The undertaker arrived at Mrs. Barrington's house a little after nine a.m. The milkman, alarmed at the number of bottles that had accumulated on her front porch, called the police. The police knocked and entered the house, finding its owner in bed, dead several days, with an assortment of pills and a bottle of laudanum on the bedside table. Eventually the undertaker arrived on the ferry from Glengarry and did his work.
I watched the comings and goings from a window in my library. Mrs. Barrington lived next door to me and, while we were not close, we conversed as neighbors do. She often worked in her well-ordered garden, taking pleasure in growing vegetables for her table and flowers to display throughout her house. Her husband had passed away a year or so ago, and I had noticed that she was spending less time puttering in the garden, and that the paint on the house was starting to flake away just a bit. Still, tending to an old house was not easy, particularly by a solitary elderly woman - she had a live-in maid, but the rest of her help was sporadic. I was barely home myself, so I knew well how quickly a house could deteriorate when left untended.
I thought back to my last conversation with the lady. It was early autumn, and the weather was turning colder. She was in her garden and I was on my way to send a telegram.
"Good morning, Mrs. B."
"Good morning, dear."
"Lovely spell of weather we've been having. You must be enjoying spending so much time outdoors."
"Yes, indeed, though I confess I've done more sitting than working ever since Howard passed on."
"How are you getting on by yourself?"
"Some days are better than others, but I'm managing."
"Is there anything I can do for you? I'm on my way into Oxbridge Village and would be happy to pick up anything you might need."
"That's very kind of you, dear, but I'm fine. Enjoy your walk."
"I will. Good day, Mrs. B."
"Good day, Miss Jameson."
That conversation again echoed through my mind a few days later as I struggled into a somber dress and set out for the funeral. The ceremony was short and tinged with regret; by then the coroner's verdict of suicide had become widely known. I sat by myself in the church, perched on the back pew as I listened to the minister speak a few words about a woman he had known for decades. Remarks about her dedication to her husband, her children, the community. A personal anecdote about a flower arrangement Gloria had once done for the church. Both her sons and her daughter spoke briefly about their mother, all warm remembrances, though the memories largely came from childhood rather than more recent interactions.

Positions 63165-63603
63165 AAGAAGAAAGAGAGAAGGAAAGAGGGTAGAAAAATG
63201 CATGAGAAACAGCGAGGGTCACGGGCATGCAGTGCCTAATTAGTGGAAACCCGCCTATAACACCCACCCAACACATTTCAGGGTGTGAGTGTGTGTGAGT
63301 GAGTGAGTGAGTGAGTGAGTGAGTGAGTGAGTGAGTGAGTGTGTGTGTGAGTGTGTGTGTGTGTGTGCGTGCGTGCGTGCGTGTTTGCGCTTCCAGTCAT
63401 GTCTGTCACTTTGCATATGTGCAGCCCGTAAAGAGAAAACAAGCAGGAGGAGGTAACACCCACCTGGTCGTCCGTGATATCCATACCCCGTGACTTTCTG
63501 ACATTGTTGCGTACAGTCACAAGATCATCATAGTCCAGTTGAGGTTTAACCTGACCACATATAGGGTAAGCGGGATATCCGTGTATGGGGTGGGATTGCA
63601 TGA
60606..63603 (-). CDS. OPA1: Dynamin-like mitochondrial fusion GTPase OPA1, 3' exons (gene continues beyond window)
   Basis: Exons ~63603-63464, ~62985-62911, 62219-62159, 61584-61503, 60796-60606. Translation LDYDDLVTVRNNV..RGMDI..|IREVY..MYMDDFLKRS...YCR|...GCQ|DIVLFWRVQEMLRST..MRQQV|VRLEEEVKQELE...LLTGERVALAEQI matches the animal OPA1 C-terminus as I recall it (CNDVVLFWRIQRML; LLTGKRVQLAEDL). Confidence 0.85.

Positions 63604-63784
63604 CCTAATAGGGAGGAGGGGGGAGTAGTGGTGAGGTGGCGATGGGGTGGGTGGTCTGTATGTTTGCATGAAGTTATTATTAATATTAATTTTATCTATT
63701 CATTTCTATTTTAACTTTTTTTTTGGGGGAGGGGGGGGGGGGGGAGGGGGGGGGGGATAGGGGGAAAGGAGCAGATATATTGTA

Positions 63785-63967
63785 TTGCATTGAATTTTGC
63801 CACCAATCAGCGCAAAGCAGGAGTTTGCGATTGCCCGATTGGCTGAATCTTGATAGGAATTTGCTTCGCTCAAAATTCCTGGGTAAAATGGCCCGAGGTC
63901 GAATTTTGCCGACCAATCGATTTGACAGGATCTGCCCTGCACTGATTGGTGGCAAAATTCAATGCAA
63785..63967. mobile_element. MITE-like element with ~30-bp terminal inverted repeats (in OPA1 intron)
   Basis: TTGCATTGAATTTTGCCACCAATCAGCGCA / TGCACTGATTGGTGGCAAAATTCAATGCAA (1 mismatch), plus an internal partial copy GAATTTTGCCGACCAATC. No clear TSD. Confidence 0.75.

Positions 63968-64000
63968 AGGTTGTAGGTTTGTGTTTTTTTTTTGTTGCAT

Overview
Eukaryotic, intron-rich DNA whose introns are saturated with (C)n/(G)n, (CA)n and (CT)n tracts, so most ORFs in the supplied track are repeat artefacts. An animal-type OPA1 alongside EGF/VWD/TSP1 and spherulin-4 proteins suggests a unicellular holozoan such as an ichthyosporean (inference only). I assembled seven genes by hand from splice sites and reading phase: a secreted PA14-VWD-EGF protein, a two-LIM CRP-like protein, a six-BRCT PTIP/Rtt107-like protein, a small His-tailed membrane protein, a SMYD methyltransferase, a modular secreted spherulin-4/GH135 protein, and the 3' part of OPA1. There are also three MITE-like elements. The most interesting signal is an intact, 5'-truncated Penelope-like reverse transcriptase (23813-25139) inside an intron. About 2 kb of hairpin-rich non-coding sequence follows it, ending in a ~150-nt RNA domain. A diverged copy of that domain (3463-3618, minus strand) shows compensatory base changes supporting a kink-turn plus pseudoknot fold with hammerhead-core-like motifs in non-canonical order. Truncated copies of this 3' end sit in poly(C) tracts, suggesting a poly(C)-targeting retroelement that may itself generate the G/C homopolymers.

At the graveside I found myself next to Bartholomew Griffin, who ran a small grocer's shop near my house.
"Very sad, Miss Jameson."
"Quite, Mr. Griffin. So utterly unexpected."
"No, who would have thought such a thing could happen? She always seemed a rock, even after her youngest left for Steelhead. I once asked her if she missed her children, thinking what ma doesn't, but she smiled at me and said she and Howard had done all they could and it was time for the wee ones to live their own lives. I nodded - wisdom, innit?"
"It would seem to be."
Our talk left me uneasy, but I put it aside. With some surprise, it occurred to me that one person I did not see at the funeral was Arlene Smith. This surprised me because Arlene was Gloria Barrington's closest friend from childhood, when they were Arlene Devries and Gloria Arment. I wondered about that, and my conniving mind went to work to see what I could learn about her absence. I went home and rummaged in a closet before finding a small vase. I then purchased a spray of flowers of the types that Mrs. B liked to grow and placed them in the vase before wrapping the entire package. Catching the 2:15 C.A.T. airship to Victoria City, I arrived at the Smith house in late afternoon.
"Mrs. Smith? You probably don't remember me. I'm Rhianon Jameson...we met at Mrs. Barrington's house some time ago."
"Of course, Miss Jameson, I remember. Poor Gloria."
"I apologize for arriving unannounced, but I just came from Mrs. Barrington's funeral and recalled that she had once given me a favorite vase of hers, one that she said always reminded her of you. I know how close you two have been, and I thought she would have wanted you to have it. Here, I added some flowers from her garden."
Arlene Smith looked embarrassed, but took the package. "Yes, poor Gloria," she repeated. "I should have gone to her funeral. I feel awful for not doing so, but I just couldn't bear to be there. Facing her children,... We were once so close, but..." She hesitated. "Things change, of course. People change. We say things we regret..."
I started to reply, but she seemed to have forgotten I was there. Suddenly, she forced a smile and said, "Perhaps I could have been a better friend. Thank you for the vase. I appreciate having something to remember her by." Now it was my turn to feel guilty about my little deception, but I merely murmured something polite and said my farewell.
How well we think we know someone when, in fact, a friend could be a stranger. I saw Gloria Barringer in her well-ordered garden and exchanged pleasantries, but knew nothing of how she lived her life. She lost everyone dear to her - children, husband, and best friend - keeping up a brave facade while crumbling inside. I felt terrible, and angry at myself.
On my way home, I stopped at my local pub. My favorite bartender, Sam, was on duty. "Hi, Sam, how are you today?"
He made my absinthe cocktail absent-mindedly, replying, "Fine, miss."
I put a gloved hand on his arm and he stopped what he was doing, startled. "No, Sam, how are you?"